|Hey good-lookin' ! What's cookin' ?|
It is a recurring fantasy of mine that one day I may get to travel again, at least loosely tethered to central Texas. Pursuant to that, I've purchased a small trailer, and I am slowly improving it in various directions. Unfortunately, it doesn't have an oven. This appliance, which used to be standard on even the smallest RV, is getting pretty rare on smaller trailers and motorhomes. The manufacturers seem to think it an extravagance. Maybe it is. For me to put one in would enrich Camping World by some $700. That might just kill my appetite.
Not that I used an oven all that much when I was gallivanting around the continent. Maybe once a week. When traveling steadily, it was too easy to dine out. But boondocking with a gas oven meant I could eat roast beasts and casseroles, bake bread and cookies, even enjoy the occasional lasagna. Did I mention cookies? I tell you there is something magical about fresh cookies, especially when you are parked in the back of beyond. It fosters the grand illusion that maybe it is possible to avoid the clamor of civilization without real hardship after all. Or even minor privation.
Hey, it's my fantasy, ain't it? A man can dream. And this one has wheels under it.
I thought for a while about a toaster oven. Cheap enough, but they require electricity, and that means running the generator. Who wants to listen to that? Shall I turn myself into one of Pavlov's dogs, learning to salivate to the tune of a mechanical contrivance? Besides, even a smaller oven of that sort would take up half my counter space.
Enter our Hero. The Coleman Camp Oven. Forty bucks from Amazon. A 12 inch cube that sits on top of one of your burners and claims to bake cakes, etc. How could I resist?
It arrived only yesterday, and I've been putting it through its paces today. Much to my surprise, not even once has it failed to please. It folds flat into a 12 inch square for storage, leaving my counters clear. It is all one piece, and folds out into a cube in seconds. You would be clever to make sure Tab A really goes firmly into Slot B before the thing gets hot. I neglected to lock the bottom down the first time, and the burner pooked it up during the biscuit exercise. No bother at all to fix when it's cold.
At full heat you can hold your hand an inch or two away without discomfort, but like any pot on the stove, if you touch it you will get burned. There is a thermometer on the door. I have no idea how accurate it is, but my burner drives it up to a nominal 350 degrees on high and just pegs there. It pays to preheat for baked goods. This takes ten minutes or so, but after that you can expect the cooking times stated on packages to be broadly accurate, just like in your big oven at home.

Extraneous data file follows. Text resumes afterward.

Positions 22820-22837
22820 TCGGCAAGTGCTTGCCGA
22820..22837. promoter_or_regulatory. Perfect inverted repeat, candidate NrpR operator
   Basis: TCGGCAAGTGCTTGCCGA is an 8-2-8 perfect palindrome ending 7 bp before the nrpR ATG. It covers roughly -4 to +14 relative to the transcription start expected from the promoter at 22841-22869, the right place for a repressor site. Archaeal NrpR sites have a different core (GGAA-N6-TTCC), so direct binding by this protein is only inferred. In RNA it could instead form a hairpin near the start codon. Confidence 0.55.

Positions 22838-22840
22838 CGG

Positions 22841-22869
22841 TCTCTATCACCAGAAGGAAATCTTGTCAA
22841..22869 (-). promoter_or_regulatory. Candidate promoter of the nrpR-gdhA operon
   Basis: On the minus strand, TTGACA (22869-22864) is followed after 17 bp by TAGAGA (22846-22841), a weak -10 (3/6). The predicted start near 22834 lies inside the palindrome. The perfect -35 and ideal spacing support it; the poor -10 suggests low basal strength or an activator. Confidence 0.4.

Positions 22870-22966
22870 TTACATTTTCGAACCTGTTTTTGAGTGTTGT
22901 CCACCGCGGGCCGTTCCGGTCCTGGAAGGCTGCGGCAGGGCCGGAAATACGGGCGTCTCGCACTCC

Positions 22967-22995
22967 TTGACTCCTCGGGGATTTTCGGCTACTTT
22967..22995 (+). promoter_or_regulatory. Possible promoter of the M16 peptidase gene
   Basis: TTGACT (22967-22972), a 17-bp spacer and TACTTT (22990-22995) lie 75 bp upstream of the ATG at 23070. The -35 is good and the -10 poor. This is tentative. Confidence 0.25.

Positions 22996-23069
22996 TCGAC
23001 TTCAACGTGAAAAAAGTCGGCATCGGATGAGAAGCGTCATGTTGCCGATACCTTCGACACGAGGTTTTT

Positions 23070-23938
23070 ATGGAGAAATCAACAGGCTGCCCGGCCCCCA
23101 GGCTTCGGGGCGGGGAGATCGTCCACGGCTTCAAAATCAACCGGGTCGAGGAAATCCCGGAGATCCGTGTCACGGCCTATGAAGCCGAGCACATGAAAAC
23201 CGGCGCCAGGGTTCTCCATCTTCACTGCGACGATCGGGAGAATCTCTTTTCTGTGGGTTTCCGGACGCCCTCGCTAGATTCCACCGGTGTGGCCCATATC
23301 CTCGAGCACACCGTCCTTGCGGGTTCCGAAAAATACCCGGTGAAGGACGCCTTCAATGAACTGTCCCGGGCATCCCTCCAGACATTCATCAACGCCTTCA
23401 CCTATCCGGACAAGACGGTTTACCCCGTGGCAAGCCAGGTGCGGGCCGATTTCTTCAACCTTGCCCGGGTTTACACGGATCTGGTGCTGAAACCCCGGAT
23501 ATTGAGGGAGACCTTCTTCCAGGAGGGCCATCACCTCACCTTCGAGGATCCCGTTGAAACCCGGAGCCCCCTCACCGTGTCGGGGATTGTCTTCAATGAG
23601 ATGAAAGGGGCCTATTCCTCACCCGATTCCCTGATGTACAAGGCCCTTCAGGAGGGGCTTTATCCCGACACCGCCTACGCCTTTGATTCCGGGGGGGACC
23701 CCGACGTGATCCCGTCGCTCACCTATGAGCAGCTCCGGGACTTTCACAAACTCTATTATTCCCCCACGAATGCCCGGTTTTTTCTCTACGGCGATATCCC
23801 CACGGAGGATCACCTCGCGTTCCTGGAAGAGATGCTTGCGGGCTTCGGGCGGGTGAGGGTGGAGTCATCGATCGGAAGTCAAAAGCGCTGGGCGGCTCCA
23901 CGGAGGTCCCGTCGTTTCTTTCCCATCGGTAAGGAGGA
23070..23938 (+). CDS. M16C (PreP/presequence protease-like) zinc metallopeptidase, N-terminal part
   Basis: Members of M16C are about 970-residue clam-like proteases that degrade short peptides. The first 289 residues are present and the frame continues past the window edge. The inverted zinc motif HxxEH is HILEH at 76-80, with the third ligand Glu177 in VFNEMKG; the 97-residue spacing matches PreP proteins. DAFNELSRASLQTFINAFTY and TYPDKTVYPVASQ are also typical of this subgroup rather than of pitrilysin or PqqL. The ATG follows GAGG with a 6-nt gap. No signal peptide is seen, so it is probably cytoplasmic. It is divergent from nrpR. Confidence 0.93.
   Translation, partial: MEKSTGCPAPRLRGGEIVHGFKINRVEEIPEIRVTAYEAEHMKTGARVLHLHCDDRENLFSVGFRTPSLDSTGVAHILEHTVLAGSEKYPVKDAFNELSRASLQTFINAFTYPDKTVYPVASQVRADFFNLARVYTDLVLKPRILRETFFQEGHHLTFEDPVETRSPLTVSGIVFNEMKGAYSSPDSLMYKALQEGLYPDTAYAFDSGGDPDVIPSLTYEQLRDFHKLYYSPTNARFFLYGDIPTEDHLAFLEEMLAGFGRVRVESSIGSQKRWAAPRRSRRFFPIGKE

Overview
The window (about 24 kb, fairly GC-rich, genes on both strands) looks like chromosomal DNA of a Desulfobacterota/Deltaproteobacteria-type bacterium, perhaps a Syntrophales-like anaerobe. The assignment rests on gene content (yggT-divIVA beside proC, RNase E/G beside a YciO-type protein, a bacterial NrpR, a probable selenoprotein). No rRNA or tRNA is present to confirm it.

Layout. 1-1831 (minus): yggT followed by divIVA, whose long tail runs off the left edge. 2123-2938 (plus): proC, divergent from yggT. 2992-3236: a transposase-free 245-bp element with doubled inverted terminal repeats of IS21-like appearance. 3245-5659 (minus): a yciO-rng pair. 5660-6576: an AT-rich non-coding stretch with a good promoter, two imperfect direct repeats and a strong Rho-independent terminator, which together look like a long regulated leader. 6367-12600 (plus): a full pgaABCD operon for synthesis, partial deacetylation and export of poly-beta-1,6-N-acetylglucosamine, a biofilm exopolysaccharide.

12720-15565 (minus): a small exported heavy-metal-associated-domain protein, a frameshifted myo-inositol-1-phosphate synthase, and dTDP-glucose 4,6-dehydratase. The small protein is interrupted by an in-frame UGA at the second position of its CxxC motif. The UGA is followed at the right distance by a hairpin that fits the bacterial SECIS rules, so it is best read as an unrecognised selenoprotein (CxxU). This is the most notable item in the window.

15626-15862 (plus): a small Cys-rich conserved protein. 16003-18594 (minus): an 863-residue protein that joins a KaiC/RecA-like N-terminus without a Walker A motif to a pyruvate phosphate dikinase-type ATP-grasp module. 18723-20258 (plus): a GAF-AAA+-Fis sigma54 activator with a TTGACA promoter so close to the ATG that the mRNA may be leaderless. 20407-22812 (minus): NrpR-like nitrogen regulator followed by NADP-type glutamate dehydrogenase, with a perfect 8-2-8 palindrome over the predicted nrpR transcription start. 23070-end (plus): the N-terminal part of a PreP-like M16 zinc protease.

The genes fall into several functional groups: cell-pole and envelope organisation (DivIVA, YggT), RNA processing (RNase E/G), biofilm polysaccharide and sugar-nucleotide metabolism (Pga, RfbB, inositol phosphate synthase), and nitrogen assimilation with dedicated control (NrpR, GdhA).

I got golden brown biscuits in 15 minutes. Perfect. I tried some toast, but it came out like oven toast everywhere: fine on the burner side, merely dry on top. If toast is your obsession, you can use tongs to turn the slices. It does brown up quickly. Crumbs everwhere, of course. Fortunately this oven can be upended and shaken out in the yard. No problemo.
|A Crime punishable only when it's a hundred miles to the next croissant.|
But I did not eat them.
This incident reminded me of an epigram by the Roman poet Martial. Goes something like this:
"Sir? You do not think it fit
to beat the Cook for spoiling the broth?
Sir, I ask you, in all truth,
What greater crime can Cooks commit?"
No oven can perfect the careless cook. But meats are more forgiving. I seldom time them in any case, being more of a sniff and peek sort of cook. I broiled two chicken thighs for lunch. Checked at 30 minutes, a knife test showed they were done, but I took the foil off and put them back in for a quarter of an hour to brown the skin.
|Enough Talk! Let's Eat!|
There was a lot of burbling splatter-sounds going on in there while the chicken browned, and I dreaded the cleanup, but apparently little of it escaped the pan. What little grease popped up on the inside was wiped away in seconds with a spritz of Windex and a single paper towel. O, and this oven cools down quickly. Five minutes after the fire is removed, the metal is room temperature and can be folded up and stored.
I'm beginning to love this thing. I haven't got a thousand words left in me. But I do have a few more pictures:
|Cookies, of Course!|
And finally, the Staff Of Life. In the mortal words of the Permanent Poet Laureate of Texas, Mr. Burma Shave:
|The Dough has Riz|
The Oven's Set
But here we iz
In Texas yet!